A router is probably the most versatile tool in your workshop. At its simplest, this power tool cuts grooves in wood and other materials such as plastic.

What routers can do:

  • Cut smooth edges
  • Cut decorative or moulded edges (for shelves, rails and picture frames)
  • Cut dadoes and rabbets (the slots or grooves you use in drawer bottoms, the backs of bookcases or cabinets, or for joints)
  • Make joints (including rabbet, mortise, dovetail and tongue-and-groove joints)
  • Recess door hinges (so they’re flush with the surface)
  • Trim laminates or veneers
  • Plunge in holes for shelf pegs or dowels
  • Carve out inlays
  • Carve raised panels and reliefs

Six bits you’ll want to own

A router is as versatile as the functions of the bits you attach to it, and with hundreds of these available, the possibilities are far-reaching.

Here are six worth having:

1. Straight-cutting bit

For square-bottomed grooves used to make joints like rabbets and dadoes.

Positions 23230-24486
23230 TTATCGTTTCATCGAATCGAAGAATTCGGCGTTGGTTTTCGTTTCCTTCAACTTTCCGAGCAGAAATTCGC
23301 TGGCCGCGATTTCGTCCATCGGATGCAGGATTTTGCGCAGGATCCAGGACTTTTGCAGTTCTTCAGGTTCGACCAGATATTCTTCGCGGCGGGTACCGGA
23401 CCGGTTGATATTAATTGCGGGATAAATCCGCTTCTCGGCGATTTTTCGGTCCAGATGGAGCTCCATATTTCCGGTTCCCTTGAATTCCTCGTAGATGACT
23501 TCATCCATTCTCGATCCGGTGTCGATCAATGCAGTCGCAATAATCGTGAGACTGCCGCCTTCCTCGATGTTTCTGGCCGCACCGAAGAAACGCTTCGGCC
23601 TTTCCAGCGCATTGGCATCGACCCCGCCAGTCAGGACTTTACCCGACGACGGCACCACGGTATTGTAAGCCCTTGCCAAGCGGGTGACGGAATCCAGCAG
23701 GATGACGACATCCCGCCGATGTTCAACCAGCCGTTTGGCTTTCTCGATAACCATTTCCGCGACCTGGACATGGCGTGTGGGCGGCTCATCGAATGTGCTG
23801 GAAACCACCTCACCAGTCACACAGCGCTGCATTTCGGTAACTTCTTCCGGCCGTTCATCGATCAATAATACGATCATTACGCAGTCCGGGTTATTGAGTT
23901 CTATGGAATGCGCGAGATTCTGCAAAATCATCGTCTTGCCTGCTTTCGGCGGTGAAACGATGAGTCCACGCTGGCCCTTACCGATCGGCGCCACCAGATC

2. Rounding-over bit

For shaping edges on shelves, tabletops and the arms of chairs, for example.

3. Chamfer bit

Similar, but cuts a 45-degree bevel (or other angle) rather than a rounded edge

4. Roman ogee bit

A little like a rounding-over bit, but with a fancier pattern. Also good for picture frames and rails.

5. Rabbet bit

For cutting a notch or shoulder along the edge of a board so that it can slot into a groove and make a rabbet joint.

6. Flush-trim bit

For cutting the veneer or laminate flush with the edge of the board underneath.

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